BOURG, dit Belle-Humeur, ALEXANDRE, notary, king’s attorney; b. 1671 at Port-Royal (Annapolis Royal, N.S.), son of François Bourg and Marguerite Boudrot; d. 1760 at Richibucto (N.B.).
Alexandre Bourg settled about 1694 at Grand Pré, Nova Scotia, where he married Marguerite Melanson, the daughter of Pierre Melanson, dit La Verdure, and Marguerite Mius d’Entremont; of this marriage at least 16 children were born. Immediately after the conquest of Acadia by the British in 1710 he was appointed notary for Minas Basin. On several occasions he was chosen to represent the Acadians of his region in dealing with the government at Annapolis Royal. Thus he was among the delegates sent by the Acadians of Minas to Annapolis in 1720 at the request of Governor Richard Philipps after the latter had tried to have them take the oath of allegiance. After the same Acadians had refused to take the oath in 1727 Bourg was called to Annapolis to explain their conduct.
In December 1730 Governor Philipps granted Alexandre Bourg a commission as king’s attorney for Minas, Pisiquid (Windsor, N.S.), Cobequid (near Truro, N.S.), and Chignecto, with authority to receive moneys due and annuities and to handle all cases of seizure of property and escheat. In 1731 he was accused of negligence in his accounts, and in September 1737 the lieutenant governor, Lawrence Armstrong, dismissed him from his functions. He was replaced by François Mangeant, dit Saint-Germain. On 27 May 1740, Paul Mascarene, Armstrong’s successor, who considered Bourg an old acquaintance, reinstated him as notary and tax-collector.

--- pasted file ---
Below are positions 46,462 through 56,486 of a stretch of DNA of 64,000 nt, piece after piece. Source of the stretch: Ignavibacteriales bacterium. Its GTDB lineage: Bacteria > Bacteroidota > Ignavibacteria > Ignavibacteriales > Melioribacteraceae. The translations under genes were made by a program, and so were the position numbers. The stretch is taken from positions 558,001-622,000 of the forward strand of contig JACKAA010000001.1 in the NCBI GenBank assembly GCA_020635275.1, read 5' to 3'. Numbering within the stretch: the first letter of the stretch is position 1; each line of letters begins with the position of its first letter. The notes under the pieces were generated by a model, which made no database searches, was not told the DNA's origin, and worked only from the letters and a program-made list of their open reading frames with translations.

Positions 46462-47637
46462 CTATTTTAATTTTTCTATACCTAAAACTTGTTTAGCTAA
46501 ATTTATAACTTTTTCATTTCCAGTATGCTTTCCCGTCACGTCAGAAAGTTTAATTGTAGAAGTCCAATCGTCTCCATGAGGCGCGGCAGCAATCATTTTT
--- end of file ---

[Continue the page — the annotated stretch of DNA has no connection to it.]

In 1742 Bourg and some settlers from Minas helped in finding belongings stolen by Indians from an English merchant vessel near Grand Pré. In 1744 Bourg was again accused of negligence in carrying out his duties and was even accused of having collaborated, along with his son-in-law Joseph Leblanc, dit Le Maigre, with François Du Pont* Duvivier’s troops during the invasion of Nova Scotia; on 17 December Bourg was suspended from office. He was taken to Annapolis Royal with Joseph Le Blanc and subjected to a close interrogation by Mascarene and the council. As punishment his office as notary at Minas was taken from him for good.
Bourg may have left Acadia at the beginning of the 1750s when several thousand Acadians emigrated to Île Royale (Cape Breton Island) and Île Saint-Jean (Prince Edward Island). In any event we meet him again in 1752 at Port-Toulouse (St Peters, N.S.), at the home of Joseph Le Blanc, who had been living there for three years. Bourg escaped the deportation of the Acadians in 1755 and the evacuation of Île Royale after the British capture of Louisbourg in 1758 [see Wolfe]. He seems to have taken refuge at Richibucto, where he died at 89 years of age.
AN, Col., E, 277, ff.17–20; Section Outre-Mer, G1, 466, pièces 8, 13, 24, 25, 26, 27. Diocesan Archives (Baton Rouge, La.), Registres de St-Charles des Mines (Grand-Pré), 1707–1748 (baptêmes); 1709–1748 (mariages et sépultures) (copies at Diocesan Archives, Yarmouth, N.S., and PAC, MG 9, B8, 12). Coll. doc. inédits Canada et Amérique, II, 175. Coll. de manuscrits relatifs à la N.-F., II, 260. N.S. Archives, I; II; III; IV. PAC Report, 1905, II,